Charlie Parr got his first guitar at the age of 7. It was a Gibson 12-string, but he played it so much it eventually broke in half.
Today, the 47-year-old Austin, Minn., native is an internationally known artist with a new album and upcoming tour.
Parr will perform at 7:30 p.m. Jan. 18 at the Richard G. Hardy Performing Arts Center at Cambridge-Isanti High School, 430 NW Eighth Ave., as part of his latest tour promoting his newest album “Hollandale.” The instrumental record is Parr’s 12th studio album, which draws from early 20th century folk music.
He says that each song is an improvisation, meaning that he tuned the guitar in a certain way and started to play.
“I let the song go where it wanted to go,” Parr said. “I let go a lot of control that I usually have go into writing.”
It’s the first time Parr has recorded a fully instrumental record. The songs feature deep electric baritone guitar notes (played by Alan Sparhawk), twangy tackhead plucks and melodic 12-string riffs.
His two favorite pieces from the album are “Hollandale” and “Clear Lake” because they sound more like songs.
“I was the most focused,” Parr said, comparing it to a movie plot that is clear the entire film. The album itself was a bit of a catharsis for Parr.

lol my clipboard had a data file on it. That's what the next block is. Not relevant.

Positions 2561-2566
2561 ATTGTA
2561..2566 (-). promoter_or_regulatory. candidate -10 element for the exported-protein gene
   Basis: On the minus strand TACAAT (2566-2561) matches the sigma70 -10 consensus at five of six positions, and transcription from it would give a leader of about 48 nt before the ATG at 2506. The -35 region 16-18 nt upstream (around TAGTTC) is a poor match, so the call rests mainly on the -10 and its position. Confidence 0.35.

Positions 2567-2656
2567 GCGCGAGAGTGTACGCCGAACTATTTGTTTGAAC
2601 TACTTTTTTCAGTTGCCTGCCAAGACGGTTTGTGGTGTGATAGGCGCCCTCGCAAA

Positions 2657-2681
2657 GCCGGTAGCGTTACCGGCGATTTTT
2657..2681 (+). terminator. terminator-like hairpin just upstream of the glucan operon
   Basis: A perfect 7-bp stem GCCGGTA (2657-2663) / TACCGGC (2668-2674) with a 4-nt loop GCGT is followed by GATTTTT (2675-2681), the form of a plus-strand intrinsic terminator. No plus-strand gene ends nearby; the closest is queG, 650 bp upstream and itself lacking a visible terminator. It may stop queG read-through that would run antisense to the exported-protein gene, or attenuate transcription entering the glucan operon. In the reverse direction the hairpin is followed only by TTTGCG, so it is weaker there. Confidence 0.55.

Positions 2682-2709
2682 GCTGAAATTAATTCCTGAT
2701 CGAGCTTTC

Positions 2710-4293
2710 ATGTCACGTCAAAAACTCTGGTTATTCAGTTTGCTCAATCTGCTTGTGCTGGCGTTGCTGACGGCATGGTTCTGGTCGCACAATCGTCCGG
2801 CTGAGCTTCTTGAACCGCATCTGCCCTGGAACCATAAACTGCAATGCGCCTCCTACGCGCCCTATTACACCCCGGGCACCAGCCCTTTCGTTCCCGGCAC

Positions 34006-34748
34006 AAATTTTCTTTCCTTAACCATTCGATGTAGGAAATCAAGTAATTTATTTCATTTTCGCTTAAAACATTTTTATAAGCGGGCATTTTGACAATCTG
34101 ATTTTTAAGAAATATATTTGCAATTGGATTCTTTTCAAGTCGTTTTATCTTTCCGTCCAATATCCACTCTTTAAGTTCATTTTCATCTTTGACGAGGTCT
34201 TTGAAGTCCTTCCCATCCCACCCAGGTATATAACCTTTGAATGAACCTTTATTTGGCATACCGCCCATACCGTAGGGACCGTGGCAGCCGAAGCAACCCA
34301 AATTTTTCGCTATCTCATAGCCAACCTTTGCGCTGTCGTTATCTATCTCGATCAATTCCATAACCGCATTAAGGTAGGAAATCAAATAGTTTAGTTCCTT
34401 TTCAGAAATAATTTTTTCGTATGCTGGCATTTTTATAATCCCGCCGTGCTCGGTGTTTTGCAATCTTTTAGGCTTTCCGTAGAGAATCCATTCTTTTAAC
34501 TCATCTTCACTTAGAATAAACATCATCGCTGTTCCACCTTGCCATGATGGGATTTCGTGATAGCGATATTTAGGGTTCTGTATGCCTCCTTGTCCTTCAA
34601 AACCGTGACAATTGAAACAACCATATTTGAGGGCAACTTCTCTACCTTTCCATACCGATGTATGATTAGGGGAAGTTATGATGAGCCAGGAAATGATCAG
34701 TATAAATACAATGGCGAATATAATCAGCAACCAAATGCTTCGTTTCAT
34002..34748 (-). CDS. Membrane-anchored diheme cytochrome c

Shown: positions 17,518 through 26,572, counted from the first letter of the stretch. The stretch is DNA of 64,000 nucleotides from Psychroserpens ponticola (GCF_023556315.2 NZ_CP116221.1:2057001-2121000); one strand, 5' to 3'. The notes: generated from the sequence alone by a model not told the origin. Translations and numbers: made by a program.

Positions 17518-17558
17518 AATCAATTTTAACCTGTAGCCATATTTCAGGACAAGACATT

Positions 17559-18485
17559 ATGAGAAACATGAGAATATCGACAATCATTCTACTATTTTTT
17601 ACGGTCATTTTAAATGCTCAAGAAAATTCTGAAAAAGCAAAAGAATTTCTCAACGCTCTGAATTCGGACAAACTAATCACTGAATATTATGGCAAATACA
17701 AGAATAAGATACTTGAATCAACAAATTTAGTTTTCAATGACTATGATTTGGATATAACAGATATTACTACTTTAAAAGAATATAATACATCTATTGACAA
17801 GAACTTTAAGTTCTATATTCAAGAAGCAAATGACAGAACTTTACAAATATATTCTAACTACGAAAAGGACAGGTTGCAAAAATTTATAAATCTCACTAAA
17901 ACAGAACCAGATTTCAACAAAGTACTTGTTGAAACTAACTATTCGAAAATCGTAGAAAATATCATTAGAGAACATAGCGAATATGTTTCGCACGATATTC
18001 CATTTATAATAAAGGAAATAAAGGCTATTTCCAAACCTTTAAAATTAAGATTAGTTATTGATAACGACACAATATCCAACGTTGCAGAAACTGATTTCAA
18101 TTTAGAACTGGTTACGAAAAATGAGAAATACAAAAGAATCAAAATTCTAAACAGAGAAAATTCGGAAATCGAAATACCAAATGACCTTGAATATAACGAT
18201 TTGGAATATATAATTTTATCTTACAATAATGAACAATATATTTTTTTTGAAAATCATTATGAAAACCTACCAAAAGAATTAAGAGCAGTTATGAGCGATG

He got into writing music as more of a personal journey.
“It’s like a diary, but then having someone say we’re going to publish that,” he said. His biggest fear is that people listening won’t understand the moment and will not like the song.
“It’s like giving someone a dollar,” Parr said. “Once you give it to them, it’s theirs. They take their own meaning from it. All you got to do is to give it.”
The first few songs he wrote were about his father. And when his father died, he turned to song writing to make him feel better.
“Hollandale” continues that thread by letting listeners into a different realm of Parr’s personal story. The latest album will be unique because each time he plays the song, it will sound different because of the improvisations.
Parr expects to play one or two tracks from his latest release, but tells fans he’ll also perform some of his older pieces with vocals.
Tickets for the Jan. 18 performance are available online at hardycenter.com or by calling 763-689-6189. Tickets are $15 each, or $25 for two.